Union bosses earning more than federal MPs
THE controversial CFMMEU Queensland construction branch has recorded its lowest membership since it merged with the BLF five years ago, amid claims tradies are turning their backs on its "extreme and often unlawful tactics".
Despite the falling membership and huge legal bills, it remains cashed up as its $2.9 million surplus is almost double compared with the previous year.
A $600,000 cut in an apprenticeship scheme and juggling legal costs appears to have helped prop up its surplus, analysis of the militant union's financial records shows.
Construction industry bosses pointed to a falling "relevance" and an unwillingness to "get involved in the more extreme and often unlawful tactics".
Industrial Relations Minister Christian Porter said members had a "right to expect that their hard earned money is being used appropriately".
CFMMEU Queensland construction branch membership dropped to 16,313 from 18,135 over the past year - the lowest since the BLF merger in 2015.
The financial report also reveals the top bosses are paid more than Federal MPs, with Michael Ravbar on almost $240,000 a year, president Royce Kupsch earning $234,000 and assistant secretary Jade Ingham on $206,000.
They also have cars provided for them by the union.
The litigation fees of the union increase tenfold over the past year, from $144,000 to more than $1.27 million.
But its overall legal costs dropped as the amount it forked out in fines dropped to $216,000 from more than $2 million, despite being slapped with $900,000 in fines in the 2018 calendar year.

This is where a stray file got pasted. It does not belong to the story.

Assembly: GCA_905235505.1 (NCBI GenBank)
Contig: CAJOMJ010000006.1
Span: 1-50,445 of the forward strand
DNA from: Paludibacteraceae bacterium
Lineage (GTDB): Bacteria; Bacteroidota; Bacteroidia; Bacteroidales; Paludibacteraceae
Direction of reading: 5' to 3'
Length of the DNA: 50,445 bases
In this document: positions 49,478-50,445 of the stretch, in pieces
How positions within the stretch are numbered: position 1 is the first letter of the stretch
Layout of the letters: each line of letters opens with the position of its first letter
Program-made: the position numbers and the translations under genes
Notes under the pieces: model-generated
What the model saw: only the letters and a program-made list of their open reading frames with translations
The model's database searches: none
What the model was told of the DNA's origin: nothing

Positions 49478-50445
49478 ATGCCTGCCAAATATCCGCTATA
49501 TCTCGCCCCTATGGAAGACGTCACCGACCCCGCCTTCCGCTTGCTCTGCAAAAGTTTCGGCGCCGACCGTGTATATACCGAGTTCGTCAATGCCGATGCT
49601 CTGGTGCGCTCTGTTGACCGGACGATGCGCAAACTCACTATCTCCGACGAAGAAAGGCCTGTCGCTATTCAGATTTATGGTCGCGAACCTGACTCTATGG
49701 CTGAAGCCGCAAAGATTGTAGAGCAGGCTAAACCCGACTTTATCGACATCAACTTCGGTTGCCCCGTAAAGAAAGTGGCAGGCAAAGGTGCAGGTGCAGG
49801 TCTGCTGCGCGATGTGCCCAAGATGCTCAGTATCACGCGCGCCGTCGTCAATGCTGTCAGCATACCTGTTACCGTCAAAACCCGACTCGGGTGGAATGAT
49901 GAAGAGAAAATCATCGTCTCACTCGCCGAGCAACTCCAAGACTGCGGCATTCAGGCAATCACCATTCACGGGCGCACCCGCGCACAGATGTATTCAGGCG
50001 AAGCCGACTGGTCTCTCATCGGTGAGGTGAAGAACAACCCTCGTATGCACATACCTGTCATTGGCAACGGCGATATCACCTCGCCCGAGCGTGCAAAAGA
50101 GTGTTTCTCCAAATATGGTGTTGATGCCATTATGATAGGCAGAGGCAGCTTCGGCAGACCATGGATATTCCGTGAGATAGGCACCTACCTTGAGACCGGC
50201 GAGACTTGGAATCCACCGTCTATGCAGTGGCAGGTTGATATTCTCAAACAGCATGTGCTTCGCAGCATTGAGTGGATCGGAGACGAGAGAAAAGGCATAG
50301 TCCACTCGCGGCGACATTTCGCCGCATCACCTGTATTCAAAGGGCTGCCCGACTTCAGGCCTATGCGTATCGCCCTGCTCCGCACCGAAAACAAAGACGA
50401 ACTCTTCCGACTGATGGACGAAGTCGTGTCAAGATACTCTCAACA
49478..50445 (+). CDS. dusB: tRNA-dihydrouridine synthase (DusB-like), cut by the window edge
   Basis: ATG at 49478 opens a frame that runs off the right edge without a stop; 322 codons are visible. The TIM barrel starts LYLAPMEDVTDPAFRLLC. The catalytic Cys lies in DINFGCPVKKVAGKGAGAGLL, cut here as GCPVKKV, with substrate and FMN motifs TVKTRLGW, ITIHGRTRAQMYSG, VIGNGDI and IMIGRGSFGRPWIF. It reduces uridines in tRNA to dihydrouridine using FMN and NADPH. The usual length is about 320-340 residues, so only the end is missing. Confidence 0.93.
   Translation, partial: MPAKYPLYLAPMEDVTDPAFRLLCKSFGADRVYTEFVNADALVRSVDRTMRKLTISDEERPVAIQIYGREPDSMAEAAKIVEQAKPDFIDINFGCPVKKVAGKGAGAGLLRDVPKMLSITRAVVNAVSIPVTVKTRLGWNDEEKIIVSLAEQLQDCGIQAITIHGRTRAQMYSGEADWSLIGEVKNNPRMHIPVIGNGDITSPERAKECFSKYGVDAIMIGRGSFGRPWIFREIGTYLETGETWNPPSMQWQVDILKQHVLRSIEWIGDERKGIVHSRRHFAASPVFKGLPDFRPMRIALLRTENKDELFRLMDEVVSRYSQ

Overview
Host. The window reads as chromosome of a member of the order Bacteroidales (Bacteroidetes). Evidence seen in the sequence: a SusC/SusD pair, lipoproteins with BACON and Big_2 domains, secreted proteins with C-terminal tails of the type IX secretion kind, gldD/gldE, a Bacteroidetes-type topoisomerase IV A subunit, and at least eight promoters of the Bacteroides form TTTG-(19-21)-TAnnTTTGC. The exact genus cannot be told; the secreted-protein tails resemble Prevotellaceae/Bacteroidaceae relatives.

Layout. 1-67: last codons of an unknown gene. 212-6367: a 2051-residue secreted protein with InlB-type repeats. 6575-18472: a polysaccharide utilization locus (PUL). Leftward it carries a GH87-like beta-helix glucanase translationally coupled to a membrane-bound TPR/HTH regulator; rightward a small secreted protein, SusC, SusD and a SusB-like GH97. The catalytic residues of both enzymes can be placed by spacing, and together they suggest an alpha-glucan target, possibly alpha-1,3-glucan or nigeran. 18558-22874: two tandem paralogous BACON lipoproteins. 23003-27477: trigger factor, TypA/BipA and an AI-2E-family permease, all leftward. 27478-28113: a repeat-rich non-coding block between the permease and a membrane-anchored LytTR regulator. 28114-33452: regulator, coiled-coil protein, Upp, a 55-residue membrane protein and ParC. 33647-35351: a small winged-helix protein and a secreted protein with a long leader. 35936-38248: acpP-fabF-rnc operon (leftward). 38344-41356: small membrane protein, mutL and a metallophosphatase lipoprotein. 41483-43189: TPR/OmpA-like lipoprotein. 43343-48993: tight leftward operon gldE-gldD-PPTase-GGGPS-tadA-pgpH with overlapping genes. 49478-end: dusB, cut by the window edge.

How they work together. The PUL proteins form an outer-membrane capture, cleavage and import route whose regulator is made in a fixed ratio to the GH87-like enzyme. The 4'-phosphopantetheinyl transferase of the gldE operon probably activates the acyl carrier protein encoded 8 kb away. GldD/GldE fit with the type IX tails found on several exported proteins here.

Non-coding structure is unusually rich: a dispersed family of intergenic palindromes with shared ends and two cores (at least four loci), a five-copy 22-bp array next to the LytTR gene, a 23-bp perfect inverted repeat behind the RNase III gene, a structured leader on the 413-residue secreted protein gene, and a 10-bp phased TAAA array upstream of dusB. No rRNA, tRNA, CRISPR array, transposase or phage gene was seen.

The amount of money spent on an apprenticeship scheme has fell from $4 million to $3.4 million.
The CFMMEU Qld construction branch runs an apprenticeship scheme, which provides a scholarship for the children of union members to be recruited and placed with employers.
It also contributed $1.2 million in its funds towards the ACTU's "change the rules" campaign over the past two years.
The money came from a compulsory levy used to "fight back against attacks on the union by employers, governments and media".
Masters Builders Queensland boss Grant Galvin said unions, like employer organisations, would lose membership if they lost relevance.
"The fact that the CFMMEU in Queensland has lost 10 per cent of its membership in a single year could very well indicate a declining lack of relevance to the average member," he said.
"Alternatively, it could also be explained by an increasing reluctance of members on the tools wanting to get involved in the more extreme and often unlawful tactics used by the CFMMEU."
Mr Porter said the proposed "Proper Use of Workers Benefits" Bill would increase transparency around how members funds were used.
"Members of registered organisations - be it unions or employer groups - have a right to expect that their hard earned money is being used appropriately," he said.
Leading up to this year's Federal election, the construction union's contributions to the Labor party fell from $138,000 to $74,000.
It had a dispute with Labor over its position on Adani, with MPs and candidates warned to pledge support for the controversial mine or be campaigned against.
CFMMEU Queensland construction branch did not respond to request for comment.